GRULAC requested advancing the SIP before COP1, saying INC7 discussions on this topic had not met the region’s expectations. She proposed deleting the brackets in the draft of the financial rules, deleting mention of “special needs” and referring to the “special circumstances” of developing countries, especially SIDS and LDCs. She also called for a simple reporting system that does not impose an additional burden on parties. She urged delegates to approve effective support mechanisms for the management and rehabilitation of contaminated sites. She stressed the importance of holding regional meetings before the COPs, saying this will make it possible to progress on agreement. She highlighted the importance of Article 16 on health, and requested the WHO to consider the possibility of undertaking bio-monitoring through its network of regional centers.

Iraq highlighted the threat of chemical weapon and the illegal trade in chemical products. He deplored the use of such weapons in recent terrorist attacks on villages, which had resulted in the deaths of some children. He called for devoting sufficient attention to environmentally sound management of chemical substances.

Switzerland urged all concerned to continue their efforts toward a good, ambitious and fair outcome to negotiations, so that COP1 can be “a true celebration.”

The EU welcomed the progress made on technical matters, adding that some complex arrangements on financial issues remain to be finalized. He welcomed GRULAC’s removal of brackets on financial rules, saying that this enables the interim secretariat to prepare a budget for approval at COP1. He called on the Bureau to find a clear way forward on the secretariat hosting before COP1, and he looked forward to the adoption of the rules of procedure at COP1.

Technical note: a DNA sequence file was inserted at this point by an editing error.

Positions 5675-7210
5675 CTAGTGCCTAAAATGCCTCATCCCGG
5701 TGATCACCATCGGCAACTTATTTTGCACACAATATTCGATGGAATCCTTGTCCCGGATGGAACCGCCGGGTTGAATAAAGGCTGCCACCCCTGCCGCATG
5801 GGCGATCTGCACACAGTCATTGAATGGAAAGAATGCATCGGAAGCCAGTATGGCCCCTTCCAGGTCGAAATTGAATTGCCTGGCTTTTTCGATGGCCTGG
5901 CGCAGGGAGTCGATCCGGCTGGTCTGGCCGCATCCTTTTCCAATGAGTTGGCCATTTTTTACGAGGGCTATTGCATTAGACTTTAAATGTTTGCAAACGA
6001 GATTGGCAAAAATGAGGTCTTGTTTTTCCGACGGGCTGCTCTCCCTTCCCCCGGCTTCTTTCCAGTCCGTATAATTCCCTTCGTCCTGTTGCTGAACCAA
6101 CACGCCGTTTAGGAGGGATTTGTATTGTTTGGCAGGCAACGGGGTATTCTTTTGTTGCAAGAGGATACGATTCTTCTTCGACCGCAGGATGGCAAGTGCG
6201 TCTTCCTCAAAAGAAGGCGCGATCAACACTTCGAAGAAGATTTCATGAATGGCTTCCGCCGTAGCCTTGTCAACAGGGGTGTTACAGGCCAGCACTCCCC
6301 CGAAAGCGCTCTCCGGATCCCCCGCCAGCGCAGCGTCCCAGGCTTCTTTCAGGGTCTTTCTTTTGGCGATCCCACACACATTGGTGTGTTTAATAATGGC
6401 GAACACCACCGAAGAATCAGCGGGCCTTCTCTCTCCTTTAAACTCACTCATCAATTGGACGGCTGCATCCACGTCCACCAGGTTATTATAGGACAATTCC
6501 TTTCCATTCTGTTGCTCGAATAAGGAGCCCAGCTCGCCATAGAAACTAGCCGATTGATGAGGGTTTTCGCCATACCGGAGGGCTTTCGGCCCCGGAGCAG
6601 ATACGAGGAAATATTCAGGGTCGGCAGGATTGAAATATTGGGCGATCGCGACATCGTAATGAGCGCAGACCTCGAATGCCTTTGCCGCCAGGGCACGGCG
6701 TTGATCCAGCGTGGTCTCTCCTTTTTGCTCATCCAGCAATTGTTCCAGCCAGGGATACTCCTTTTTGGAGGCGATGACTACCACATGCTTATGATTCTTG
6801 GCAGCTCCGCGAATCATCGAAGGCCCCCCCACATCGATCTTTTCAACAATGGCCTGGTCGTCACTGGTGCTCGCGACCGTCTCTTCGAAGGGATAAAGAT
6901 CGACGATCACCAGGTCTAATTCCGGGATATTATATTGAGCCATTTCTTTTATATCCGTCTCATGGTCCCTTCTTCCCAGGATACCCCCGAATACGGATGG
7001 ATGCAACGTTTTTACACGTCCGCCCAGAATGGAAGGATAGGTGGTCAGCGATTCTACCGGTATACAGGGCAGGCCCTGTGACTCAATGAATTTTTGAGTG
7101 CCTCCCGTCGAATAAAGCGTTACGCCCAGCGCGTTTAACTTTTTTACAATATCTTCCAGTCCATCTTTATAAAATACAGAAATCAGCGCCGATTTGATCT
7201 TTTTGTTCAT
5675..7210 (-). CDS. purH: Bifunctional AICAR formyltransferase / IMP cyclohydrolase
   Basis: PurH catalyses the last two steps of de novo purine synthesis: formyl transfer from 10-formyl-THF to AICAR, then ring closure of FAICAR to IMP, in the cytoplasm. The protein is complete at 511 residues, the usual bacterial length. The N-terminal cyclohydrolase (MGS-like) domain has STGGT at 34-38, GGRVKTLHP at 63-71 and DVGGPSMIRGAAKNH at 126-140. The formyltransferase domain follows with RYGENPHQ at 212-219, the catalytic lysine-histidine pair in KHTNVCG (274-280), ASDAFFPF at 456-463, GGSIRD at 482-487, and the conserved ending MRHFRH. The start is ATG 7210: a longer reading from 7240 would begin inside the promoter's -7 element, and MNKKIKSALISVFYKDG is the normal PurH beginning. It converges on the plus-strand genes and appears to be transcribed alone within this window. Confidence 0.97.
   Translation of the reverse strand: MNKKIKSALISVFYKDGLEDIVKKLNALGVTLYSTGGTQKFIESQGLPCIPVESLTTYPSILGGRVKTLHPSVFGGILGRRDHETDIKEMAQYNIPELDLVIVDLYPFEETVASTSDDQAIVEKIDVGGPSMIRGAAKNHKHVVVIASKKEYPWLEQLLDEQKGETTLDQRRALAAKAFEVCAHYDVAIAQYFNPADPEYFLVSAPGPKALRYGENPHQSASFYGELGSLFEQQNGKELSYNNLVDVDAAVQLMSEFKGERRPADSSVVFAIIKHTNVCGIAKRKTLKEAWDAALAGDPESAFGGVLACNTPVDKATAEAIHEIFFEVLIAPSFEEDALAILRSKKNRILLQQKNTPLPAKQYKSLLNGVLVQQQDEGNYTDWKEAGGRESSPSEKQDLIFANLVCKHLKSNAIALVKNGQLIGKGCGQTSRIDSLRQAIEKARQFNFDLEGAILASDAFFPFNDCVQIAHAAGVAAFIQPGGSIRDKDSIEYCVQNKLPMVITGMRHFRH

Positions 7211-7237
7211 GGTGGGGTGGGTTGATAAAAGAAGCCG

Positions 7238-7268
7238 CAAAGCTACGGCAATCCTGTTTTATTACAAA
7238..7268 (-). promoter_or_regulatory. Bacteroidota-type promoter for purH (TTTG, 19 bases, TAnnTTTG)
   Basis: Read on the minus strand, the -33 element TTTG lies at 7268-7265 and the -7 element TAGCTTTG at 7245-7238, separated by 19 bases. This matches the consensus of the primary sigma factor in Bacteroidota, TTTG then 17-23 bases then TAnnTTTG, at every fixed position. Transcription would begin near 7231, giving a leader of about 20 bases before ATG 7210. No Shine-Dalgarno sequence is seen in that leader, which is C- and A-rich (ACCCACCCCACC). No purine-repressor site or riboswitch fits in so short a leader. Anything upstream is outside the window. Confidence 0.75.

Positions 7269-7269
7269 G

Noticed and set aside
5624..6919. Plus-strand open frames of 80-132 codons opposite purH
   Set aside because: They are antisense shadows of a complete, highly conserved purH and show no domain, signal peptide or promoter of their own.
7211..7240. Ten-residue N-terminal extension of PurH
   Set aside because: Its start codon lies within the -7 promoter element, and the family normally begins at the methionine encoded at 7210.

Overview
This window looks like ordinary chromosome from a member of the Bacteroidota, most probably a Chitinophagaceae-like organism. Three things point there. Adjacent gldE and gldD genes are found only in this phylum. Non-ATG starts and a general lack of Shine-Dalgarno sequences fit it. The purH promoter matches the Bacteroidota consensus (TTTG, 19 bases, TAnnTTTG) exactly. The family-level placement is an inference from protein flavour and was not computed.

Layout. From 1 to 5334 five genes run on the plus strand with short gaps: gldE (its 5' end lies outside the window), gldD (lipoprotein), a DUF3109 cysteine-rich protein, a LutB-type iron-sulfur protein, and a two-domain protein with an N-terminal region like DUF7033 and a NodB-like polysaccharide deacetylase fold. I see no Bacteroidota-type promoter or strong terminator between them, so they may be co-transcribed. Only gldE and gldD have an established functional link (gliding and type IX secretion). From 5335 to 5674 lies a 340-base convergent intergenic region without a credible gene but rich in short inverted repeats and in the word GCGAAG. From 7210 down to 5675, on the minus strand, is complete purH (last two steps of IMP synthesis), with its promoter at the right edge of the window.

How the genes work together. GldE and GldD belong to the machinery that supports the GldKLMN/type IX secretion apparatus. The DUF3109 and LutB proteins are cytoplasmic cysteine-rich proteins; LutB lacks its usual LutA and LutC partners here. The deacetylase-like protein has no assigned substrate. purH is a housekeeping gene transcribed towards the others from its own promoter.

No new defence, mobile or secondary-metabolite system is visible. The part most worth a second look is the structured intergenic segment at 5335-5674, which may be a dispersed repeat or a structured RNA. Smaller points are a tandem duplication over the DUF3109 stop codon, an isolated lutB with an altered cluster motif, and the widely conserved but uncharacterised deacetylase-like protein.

Nigeria, on behalf of the African Group, mentioned outstanding issues, including: the need for a roadmap to promote the capacity of the region to implement the Convention, especially in the areas of reporting, data generation, inventory, and developing national action plans on ASGM; agreement on the SIP; and aligning the Minamata reporting obligations with those of the other chemicals and waste conventions, to the extent practicable. He requested the interim secretariat to prepare a schedule for guidance on the management of mercury-contaminated sites. He identified the use of mercury in ASGM as one of the highest priority issues for many countries in his region, noting that over one million miners are exposed to health risks. On the SIP, he stressed the need for regular review to ensure its objectives are being met, with the support of its host institution. He called for an independent secretariat for the Convention.

China said that financing is core to the Convention, and supported the GRULAC position on the SIP. He urged “the mercury family” to continue in the spirit of partnership embodied in the Rio Declaration on Environment and Development, according to the principle of common but differentiated responsibilities.

Japan highlighted the need for global monitoring of mercury to ensure successful evaluation of the Convention’s effectiveness.